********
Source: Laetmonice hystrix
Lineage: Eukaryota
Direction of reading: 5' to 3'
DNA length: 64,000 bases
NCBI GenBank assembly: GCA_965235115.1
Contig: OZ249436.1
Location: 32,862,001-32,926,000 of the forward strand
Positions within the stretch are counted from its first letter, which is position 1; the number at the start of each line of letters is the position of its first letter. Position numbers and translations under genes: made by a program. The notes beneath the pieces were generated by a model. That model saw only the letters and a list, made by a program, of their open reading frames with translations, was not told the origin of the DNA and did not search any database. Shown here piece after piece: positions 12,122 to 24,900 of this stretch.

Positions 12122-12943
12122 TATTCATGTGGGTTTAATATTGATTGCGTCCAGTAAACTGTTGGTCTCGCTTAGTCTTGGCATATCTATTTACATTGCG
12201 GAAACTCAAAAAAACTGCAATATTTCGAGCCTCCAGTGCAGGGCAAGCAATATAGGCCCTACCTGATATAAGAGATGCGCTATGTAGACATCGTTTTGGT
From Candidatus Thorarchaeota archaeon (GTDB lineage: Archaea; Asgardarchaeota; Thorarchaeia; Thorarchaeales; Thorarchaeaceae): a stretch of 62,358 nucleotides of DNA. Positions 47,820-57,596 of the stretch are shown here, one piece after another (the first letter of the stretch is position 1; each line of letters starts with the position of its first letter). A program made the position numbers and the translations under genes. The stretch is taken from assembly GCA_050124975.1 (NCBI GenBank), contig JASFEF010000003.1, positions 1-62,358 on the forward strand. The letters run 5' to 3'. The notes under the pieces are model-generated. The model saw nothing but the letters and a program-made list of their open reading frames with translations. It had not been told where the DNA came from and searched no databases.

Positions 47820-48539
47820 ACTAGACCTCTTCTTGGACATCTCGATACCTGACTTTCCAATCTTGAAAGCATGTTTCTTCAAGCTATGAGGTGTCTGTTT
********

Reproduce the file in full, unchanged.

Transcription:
Source: Laetmonice hystrix
Lineage: Eukaryota
Direction of reading: 5' to 3'
DNA length: 64,000 bases
NCBI GenBank assembly: GCA_965235115.1
Contig: OZ249436.1
Location: 32,862,001-32,926,000 of the forward strand
Positions within the stretch are counted from its first letter, which is position 1; the number at the start of each line of letters is the position of its first letter. Position numbers and translations under genes: made by a program. The notes beneath the pieces were generated by a model. That model saw only the letters and a list, made by a program, of their open reading frames with translations, was not told the origin of the DNA and did not search any database. Shown here piece after piece: positions 12,122 to 24,900 of this stretch.

Positions 12122-12943
12122 TATTCATGTGGGTTTAATATTGATTGCGTCCAGTAAACTGTTGGTCTCGCTTAGTCTTGGCATATCTATTTACATTGCG
12201 GAAACTCAAAAAAACTGCAATATTTCGAGCCTCCAGTGCAGGGCAAGCAATATAGGCCCTACCTGATATAAGAGATGCGCTATGTAGACATCGTTTTGGT
From Candidatus Thorarchaeota archaeon (GTDB lineage: Archaea; Asgardarchaeota; Thorarchaeia; Thorarchaeales; Thorarchaeaceae): a stretch of 62,358 nucleotides of DNA. Positions 47,820-57,596 of the stretch are shown here, one piece after another (the first letter of the stretch is position 1; each line of letters starts with the position of its first letter). A program made the position numbers and the translations under genes. The stretch is taken from assembly GCA_050124975.1 (NCBI GenBank), contig JASFEF010000003.1, positions 1-62,358 on the forward strand. The letters run 5' to 3'. The notes under the pieces are model-generated. The model saw nothing but the letters and a program-made list of their open reading frames with translations. It had not been told where the DNA came from and searched no databases.

Positions 47820-48539
47820 ACTAGACCTCTTCTTGGACATCTCGATACCTGACTTTCCAATCTTGAAAGCATGTTTCTTCAAGCTATGAGGTGTCTGTTT